Tuesday appears to be a relatively light day in terms of economic releases. Thus, we expect investors to stay focused on headlines and developments surrounding the US-China trade negotiations, but also keep an eye on speeches by BoE Governor Mark Carney and Fed Chair Jerome Powell.
On Wednesday, during the Asian day, it’s the turn of the RBNZ to decide on interest rates for the first time this year. This would be one of the “bigger” meetings, where apart from the decision and the accompanying statement, we will get updated economic projections and a conference by Governor Adrian Orr. When they last gathered, policymakers decided to keep the official cash rate unchanged at +1.75% as was widely anticipated, while in the statement accompanying the decision, Governor Orr repeated that rates are expected to stay at this level through 2019 and into 2020. What appeared interesting at first glance was that the Governor removed from the statement the part saying that the next move could be up or down. However, at the press conference, he said that a rate cut is not off the table and that he would consider such a move if GDP falls short of the Bank’s projections.
Since then, GDP data showed that the economy slowed to +0.3% qoq in Q3 from +1.0% in Q2, well below the Bank’s own estimate of +0.7%, and although inflation data for Q4 came in somewhat better than expected, the employment data for the quarter disappointed, with the unemployment rate rising to 4.3% from 3.9% and the employment changed slowing to +0.1% qoq from +1.1%. Officials may not be tempted to cut rates at this meeting, as they may prefer to wait for evidence as to whether the softness in the data was temporary or not, but we expect Governor Orr to keep the prospect well on the table. It would also be interesting to see whether policymakers will decide to push back their hike timing. According to the November Monetary Policy Statement, interest rates are expected to start rising in the second half of next year and hit 2.0% during the last quarter.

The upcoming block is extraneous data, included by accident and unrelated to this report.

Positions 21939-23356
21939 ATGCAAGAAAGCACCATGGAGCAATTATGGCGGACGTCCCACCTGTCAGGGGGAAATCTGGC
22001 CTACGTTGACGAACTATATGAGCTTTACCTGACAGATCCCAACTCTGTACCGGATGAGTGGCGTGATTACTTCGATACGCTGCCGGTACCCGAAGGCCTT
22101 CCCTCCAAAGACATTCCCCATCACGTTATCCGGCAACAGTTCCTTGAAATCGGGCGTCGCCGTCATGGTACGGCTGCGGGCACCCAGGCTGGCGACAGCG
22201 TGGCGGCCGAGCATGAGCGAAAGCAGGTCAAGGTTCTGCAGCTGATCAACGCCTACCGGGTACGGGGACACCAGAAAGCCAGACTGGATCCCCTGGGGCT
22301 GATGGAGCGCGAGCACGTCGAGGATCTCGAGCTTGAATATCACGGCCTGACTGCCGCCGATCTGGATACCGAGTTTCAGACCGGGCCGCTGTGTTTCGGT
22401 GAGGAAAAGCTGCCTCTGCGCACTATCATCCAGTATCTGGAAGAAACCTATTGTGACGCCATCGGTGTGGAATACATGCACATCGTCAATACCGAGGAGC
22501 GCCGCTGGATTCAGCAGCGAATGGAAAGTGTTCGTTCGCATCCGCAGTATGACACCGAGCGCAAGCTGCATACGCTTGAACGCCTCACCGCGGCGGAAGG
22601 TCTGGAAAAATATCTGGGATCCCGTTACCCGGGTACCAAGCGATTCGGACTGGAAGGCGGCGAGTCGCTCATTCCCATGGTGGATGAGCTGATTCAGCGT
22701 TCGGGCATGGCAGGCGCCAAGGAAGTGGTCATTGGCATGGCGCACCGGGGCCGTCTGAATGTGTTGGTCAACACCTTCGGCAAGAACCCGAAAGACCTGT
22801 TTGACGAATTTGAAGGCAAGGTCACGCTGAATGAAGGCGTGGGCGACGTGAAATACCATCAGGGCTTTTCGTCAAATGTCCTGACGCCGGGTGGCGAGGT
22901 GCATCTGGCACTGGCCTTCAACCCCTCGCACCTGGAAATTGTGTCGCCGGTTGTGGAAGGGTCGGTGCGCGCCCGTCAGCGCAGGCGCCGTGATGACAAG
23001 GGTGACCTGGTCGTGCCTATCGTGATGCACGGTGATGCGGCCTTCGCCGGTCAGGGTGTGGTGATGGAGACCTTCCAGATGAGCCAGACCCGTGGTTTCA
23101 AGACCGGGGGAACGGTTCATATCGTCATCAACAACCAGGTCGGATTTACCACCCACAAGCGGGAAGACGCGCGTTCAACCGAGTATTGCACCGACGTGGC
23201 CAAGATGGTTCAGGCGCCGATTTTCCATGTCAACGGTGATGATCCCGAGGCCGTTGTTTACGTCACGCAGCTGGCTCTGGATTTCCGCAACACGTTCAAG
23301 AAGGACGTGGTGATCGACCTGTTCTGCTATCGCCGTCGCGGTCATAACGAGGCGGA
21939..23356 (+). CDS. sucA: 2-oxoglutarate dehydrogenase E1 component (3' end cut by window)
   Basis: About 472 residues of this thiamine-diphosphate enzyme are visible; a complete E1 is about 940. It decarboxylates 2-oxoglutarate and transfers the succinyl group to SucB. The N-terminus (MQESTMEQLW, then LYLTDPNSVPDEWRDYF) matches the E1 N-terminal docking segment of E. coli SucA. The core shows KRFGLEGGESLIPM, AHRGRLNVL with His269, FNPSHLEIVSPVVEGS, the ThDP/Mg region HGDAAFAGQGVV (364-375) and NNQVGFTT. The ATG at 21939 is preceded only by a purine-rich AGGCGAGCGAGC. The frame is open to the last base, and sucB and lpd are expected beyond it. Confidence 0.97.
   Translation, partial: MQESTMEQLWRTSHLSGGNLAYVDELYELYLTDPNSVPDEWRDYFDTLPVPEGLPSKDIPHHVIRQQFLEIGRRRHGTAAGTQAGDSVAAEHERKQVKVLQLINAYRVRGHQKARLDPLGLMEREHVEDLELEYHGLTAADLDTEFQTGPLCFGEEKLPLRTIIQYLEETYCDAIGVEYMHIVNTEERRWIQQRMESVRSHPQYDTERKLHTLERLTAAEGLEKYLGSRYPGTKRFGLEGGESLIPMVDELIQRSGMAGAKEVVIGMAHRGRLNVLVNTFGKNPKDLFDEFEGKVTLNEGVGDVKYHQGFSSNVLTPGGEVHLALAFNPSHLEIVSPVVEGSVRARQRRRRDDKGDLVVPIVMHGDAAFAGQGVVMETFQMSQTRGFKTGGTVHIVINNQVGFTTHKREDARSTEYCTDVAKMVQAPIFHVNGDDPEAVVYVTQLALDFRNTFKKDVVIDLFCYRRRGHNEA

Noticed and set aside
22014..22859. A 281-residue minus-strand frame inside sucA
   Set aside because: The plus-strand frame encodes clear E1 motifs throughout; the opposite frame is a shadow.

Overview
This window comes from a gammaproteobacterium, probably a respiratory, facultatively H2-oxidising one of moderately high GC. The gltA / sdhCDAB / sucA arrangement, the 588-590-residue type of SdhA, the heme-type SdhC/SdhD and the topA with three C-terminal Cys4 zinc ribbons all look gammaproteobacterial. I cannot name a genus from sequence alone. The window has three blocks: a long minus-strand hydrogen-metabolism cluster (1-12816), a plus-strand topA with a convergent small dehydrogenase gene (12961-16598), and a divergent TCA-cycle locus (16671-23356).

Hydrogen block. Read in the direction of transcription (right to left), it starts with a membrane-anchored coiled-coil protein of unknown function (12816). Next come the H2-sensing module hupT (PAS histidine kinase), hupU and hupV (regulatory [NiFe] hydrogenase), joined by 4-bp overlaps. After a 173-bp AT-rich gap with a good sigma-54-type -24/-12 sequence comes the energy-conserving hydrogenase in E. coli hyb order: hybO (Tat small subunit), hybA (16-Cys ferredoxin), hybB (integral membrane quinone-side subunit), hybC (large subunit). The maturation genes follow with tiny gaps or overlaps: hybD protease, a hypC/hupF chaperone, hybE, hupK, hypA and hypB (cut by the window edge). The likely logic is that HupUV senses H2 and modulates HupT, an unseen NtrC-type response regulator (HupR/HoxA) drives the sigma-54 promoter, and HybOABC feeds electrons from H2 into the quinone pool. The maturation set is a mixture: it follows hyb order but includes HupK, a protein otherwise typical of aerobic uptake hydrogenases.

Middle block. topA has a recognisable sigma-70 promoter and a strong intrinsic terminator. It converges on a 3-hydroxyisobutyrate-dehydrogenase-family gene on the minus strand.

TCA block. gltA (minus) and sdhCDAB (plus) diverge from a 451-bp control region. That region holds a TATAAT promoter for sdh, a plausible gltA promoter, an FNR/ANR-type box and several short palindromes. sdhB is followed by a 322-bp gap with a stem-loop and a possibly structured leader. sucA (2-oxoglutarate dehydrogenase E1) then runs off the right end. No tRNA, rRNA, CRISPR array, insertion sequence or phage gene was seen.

During the European morning, the central bank torch will be passed to the Riksbank. At its latest policy meeting, the world’s oldest central bank decided to raise rates to -0.25% from -0.50%, which is the first increase since 2011, while in the accompanying statement, officials noted that the next hike is likely to come during the second half of 2019.
Since then, inflation data showed that the headline CPI rate remained unchanged at +2.0% yoy, the CPIF rate ticked up to +2.2% yoy, while the core CPIF rate, which excludes energy, rebounded back to +1.5% yoy from 1.4%. Although the Krona strengthened when these numbers were published, it was quick to give back all the inflation-related gains, which suggests that the prints were not strong enough for investors to raise bets that Riksbank officials may to bring forth the timing of when they expect rates to rise again, something we agree with. We expect the Bank to keep policy on hold at this meeting and to maintain a more or less unchanged narrative in the accompanying statement.